15 Health Benefits of Cinnamon: Nutritional Value and Culinary Use

Cinnamon is one of the most commonly found condiments in our kitchen. You may have probably seen your mom using it for a variety of delicious dishes as well as some not so delicious concoction which you had to force down your throat at the time of a bad flu or cold. Its aromatic and flavouring properties makes it a frequently used additive to sweet and savoury dishes as well as for a plethora of other health and personal care uses. Along with satisfying your taste buds, cinnamon does wonders to your health!

Let’s find out some interesting facts about the origin and cultivation, nutrition value, and the multiple benefits of the brown coloured spice.

Origin and Cultivation of Cinnamon:

The cinnamon plant is a small, evergreen bushy tree belonging to the family of Lauraceae or Laurel of the genus, Cinnamomum. Cinnamon is native to South Asian countries including India, Sri Lanka, Bangladesh, and Myanmar. Many different cultivars of cinnamons exist; however, Sri Lankan variety widely considered as “true cinnamon” (Cinnamonum verum.) Cassia, also known as Chinese cinnamon, is a different member of Lauraceae family and named as Cinnamomum cassia. Cassia is coarser, more spicy, and pungent but less fragrant than cinnamon. It is usually substituted for the cinnamon in savoury dishes.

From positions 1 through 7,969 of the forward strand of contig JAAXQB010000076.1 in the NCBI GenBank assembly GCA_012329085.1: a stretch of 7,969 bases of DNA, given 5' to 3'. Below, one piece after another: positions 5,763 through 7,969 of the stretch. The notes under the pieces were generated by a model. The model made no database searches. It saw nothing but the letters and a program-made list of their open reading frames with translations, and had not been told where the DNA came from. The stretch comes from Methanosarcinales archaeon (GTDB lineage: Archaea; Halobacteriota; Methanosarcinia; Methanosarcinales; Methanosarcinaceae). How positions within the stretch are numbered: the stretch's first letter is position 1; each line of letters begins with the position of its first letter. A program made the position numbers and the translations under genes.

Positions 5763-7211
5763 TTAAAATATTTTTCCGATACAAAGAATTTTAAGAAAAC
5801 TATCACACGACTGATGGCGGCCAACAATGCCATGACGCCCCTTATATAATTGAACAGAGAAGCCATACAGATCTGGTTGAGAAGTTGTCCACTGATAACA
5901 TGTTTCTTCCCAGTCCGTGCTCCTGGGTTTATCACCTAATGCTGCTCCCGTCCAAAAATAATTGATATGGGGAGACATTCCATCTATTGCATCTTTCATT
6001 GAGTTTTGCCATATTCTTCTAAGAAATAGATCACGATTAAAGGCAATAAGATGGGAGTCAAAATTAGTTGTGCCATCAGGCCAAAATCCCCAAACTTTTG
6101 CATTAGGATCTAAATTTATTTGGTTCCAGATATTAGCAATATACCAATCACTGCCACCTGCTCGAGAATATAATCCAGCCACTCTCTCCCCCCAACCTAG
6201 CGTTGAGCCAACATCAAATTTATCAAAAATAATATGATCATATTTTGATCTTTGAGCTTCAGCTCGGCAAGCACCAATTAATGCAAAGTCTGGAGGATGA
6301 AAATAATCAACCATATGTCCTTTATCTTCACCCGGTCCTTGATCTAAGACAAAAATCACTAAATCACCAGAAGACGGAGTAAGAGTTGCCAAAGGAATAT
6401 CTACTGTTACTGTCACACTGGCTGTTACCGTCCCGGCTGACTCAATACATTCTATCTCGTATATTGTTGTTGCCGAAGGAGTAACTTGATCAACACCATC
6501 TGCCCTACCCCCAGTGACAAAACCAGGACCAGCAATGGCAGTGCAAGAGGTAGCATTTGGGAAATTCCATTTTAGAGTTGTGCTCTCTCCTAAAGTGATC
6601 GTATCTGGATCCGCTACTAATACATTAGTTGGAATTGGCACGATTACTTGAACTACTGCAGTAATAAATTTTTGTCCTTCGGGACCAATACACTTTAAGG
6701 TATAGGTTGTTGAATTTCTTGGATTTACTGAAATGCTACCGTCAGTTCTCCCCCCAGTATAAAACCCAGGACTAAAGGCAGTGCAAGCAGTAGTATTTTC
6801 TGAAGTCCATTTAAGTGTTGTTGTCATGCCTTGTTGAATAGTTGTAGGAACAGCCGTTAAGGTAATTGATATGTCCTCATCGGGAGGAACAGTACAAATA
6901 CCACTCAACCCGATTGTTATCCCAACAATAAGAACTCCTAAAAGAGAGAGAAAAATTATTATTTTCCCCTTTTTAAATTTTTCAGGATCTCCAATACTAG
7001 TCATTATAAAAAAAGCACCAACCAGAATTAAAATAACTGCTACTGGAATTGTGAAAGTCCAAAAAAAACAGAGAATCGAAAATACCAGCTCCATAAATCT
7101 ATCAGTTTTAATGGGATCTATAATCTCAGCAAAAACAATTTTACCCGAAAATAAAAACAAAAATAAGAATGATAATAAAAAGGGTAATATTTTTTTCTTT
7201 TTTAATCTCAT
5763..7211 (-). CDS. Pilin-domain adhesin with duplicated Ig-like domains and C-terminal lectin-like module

The use of cinnamon can be dated back to Ancient Egypt wherein people used cinnamon to embalm mummies. It was also used as a flavouring agent for wine.

Cinnamon is obtained from the inner bark of several tree species from the genus Cinnamomum. The bark and the leaves of the tree are primarily used for the cultivation of cinnamon. The tree is grown for two years, followed by which the stem is cut at ground level. After new shoots sprout up in the following year, the stem is immediately processed after harvesting while the inner bark is still wet. The outer bark is scraped off and the inner bark is hammered evenly to be pried off in long rolls. The processed bark dries in four to six hours and is cut into 5- to 10- cm lengths for sale.

Nutrition Value of Cinnamon:

Ground cinnamon is composed of around 11% water, 81% carbohydrates, 4% protein, and 1% fat (table). Typical serving size is one teaspoon, ground cinnamon is a rich source of iron, vitamin K, calcium, while providing moderate amounts of vitamin B6, vitamin E, magnesium, and zinc.